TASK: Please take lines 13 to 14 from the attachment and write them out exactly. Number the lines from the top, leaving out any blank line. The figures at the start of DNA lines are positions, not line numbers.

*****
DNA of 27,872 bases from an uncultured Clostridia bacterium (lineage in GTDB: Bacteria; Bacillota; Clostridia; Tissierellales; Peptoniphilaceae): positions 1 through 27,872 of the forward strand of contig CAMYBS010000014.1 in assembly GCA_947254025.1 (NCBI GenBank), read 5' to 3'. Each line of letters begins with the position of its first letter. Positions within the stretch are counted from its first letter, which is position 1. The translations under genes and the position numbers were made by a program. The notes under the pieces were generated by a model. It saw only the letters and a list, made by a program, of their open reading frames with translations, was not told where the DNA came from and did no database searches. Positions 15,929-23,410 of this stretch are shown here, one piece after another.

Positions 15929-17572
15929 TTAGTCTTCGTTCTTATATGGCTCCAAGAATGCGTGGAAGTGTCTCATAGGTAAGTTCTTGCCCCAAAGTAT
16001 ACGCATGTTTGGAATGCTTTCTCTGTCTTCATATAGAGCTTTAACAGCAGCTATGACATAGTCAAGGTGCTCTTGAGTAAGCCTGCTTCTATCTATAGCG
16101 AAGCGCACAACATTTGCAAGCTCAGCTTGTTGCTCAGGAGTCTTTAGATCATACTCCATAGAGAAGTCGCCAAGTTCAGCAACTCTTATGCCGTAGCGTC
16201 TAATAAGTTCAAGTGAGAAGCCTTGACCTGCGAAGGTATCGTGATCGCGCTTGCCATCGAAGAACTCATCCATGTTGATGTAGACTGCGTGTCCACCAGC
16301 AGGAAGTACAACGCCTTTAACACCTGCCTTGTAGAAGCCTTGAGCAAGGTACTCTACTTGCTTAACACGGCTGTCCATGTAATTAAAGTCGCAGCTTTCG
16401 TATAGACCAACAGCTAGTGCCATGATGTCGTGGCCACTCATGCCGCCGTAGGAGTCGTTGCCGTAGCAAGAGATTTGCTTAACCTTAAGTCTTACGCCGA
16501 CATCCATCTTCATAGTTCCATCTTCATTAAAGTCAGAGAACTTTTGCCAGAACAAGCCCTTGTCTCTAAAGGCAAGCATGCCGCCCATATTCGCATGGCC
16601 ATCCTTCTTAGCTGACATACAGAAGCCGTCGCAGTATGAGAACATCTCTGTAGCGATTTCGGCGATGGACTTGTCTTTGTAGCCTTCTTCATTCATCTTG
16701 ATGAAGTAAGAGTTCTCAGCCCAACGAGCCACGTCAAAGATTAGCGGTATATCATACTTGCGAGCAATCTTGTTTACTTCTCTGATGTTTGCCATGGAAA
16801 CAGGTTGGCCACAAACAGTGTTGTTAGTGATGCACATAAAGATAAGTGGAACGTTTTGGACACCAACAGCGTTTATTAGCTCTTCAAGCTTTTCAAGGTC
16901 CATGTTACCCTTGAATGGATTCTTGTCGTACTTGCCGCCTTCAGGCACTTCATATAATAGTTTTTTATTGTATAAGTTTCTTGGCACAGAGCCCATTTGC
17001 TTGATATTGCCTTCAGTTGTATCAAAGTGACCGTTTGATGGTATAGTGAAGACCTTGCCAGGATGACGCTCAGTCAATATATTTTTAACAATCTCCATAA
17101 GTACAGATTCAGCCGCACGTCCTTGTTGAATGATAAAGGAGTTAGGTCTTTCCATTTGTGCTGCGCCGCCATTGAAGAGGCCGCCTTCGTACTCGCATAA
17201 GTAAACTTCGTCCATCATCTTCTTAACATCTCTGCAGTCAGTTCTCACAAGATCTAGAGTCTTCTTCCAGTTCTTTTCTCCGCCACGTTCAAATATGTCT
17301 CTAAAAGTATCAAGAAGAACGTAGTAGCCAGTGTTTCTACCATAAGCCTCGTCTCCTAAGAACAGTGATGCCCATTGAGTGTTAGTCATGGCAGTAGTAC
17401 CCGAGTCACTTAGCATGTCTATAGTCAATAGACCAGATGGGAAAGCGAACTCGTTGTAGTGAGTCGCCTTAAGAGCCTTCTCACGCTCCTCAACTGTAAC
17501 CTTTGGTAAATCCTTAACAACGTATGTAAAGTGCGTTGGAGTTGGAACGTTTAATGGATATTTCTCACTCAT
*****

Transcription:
16901 CATGTTACCCTTGAATGGATTCTTGTCGTACTTGCCGCCTTCAGGCACTTCATATAATAGTTTTTTATTGTATAAGTTTCTTGGCACAGAGCCCATTTGC
17001 TTGATATTGCCTTCAGTTGTATCAAAGTGACCGTTTGATGGTATAGTGAAGACCTTGCCAGGATGACGCTCAGTCAATATATTTTTAACAATCTCCATAA